Liberia: Kolahun Talks Justice
Kolahun, Lofa County – “Since the TRC, no institution has taken this bold step to talk about justice with us in the communities,” says Clarence Sepoe, acting Mayor of Kolahun, on the discussion held after Flomo’s traveling performance of
The performance drew a large crowd made up of all members of the community, including one person who identified himself as a former combatant. At the start of the performance, he stated there was no need for a war crimes court in Liberia and that there are other priorities the country should focus on, like fixing the bad roads that connect the towns.
Throughout the performance, his perception changed.
Musu, the leading character from the play, is confronted with issues of justice and impunity. Her mother had to flee to Ghana to escape rebels that enslaved her. Musu and her brother, Varney, are like many Liberians: they want peace and they want their family back together. In order to achieve this, Musu must fight the Boogeyman, a mystical creature who eats the hopes and dreams Liberians have for a better future.
“We are all Varney’s here. If your brother fought in the war, and this is because you don’t want justice…look him in the eye and tell him that you think a court is the way for Liberia to move forward” said a community member who is one of the two survivors of a massacre that killed 33 people in Kolahun during the war.
Another audience member took the stage and said: “The drama today shows us no different from what we experienced during the war. If the Liberians come together to fight against the boogeyman, we can win this quest for justice.”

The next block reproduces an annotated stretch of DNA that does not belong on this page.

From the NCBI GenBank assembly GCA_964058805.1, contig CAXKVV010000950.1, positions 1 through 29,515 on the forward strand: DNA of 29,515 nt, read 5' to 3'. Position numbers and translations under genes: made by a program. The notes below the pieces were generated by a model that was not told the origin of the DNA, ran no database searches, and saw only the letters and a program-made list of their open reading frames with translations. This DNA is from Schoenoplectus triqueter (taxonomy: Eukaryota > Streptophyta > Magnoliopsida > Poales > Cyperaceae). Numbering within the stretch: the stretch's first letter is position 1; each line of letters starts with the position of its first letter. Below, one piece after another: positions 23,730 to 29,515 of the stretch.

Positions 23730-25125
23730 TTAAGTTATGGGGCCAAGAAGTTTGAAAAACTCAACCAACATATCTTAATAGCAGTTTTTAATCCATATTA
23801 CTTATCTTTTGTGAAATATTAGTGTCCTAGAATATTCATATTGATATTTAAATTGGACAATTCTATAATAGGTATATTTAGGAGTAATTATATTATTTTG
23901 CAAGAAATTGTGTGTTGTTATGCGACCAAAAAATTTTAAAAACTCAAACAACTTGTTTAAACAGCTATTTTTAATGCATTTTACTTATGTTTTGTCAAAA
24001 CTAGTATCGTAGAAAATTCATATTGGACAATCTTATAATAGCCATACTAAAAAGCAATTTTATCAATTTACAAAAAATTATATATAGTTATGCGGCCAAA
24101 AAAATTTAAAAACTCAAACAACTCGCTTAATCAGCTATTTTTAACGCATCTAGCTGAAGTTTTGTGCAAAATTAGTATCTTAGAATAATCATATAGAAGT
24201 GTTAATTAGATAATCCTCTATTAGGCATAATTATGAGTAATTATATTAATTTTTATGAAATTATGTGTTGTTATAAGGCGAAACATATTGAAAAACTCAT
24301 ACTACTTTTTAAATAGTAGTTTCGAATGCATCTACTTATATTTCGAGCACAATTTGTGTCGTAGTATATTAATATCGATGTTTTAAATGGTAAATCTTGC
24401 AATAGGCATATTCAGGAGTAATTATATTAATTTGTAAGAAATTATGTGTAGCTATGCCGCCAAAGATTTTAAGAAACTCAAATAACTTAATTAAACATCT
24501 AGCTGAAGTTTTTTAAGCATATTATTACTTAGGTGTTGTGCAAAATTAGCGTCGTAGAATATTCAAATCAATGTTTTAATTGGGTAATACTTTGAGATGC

Some community members expressed resentment that since the publication of the TRC report, no justice for war crimes had been occurred. The fact that the TRC recommendations have not been implemented makes Liberians question its relevance, “huge resources were put into the TRC,” said Alex Swaray from Flomo Theater.
In the discussion after the performance, the former combatant participated. He agreed there needs to be some sort of justice mechanism – but that a war crimes court is not the only option.
Ending with a group prayer, over 100 people held hands and listened to the preacher say, “nobody can make Liberia good besides us.”
Flomo Theater, together with Civitas Maxima and the Global Justice and Research Project, are bringing the debate of war crimes accountability to numerous communities using Musu’s Diary, a participatory theater performance. The group is doing this by informing audiences all over Liberia about the trials of alleged war criminals happening abroad – and thus, raising the question if these cases should be tried in Liberia.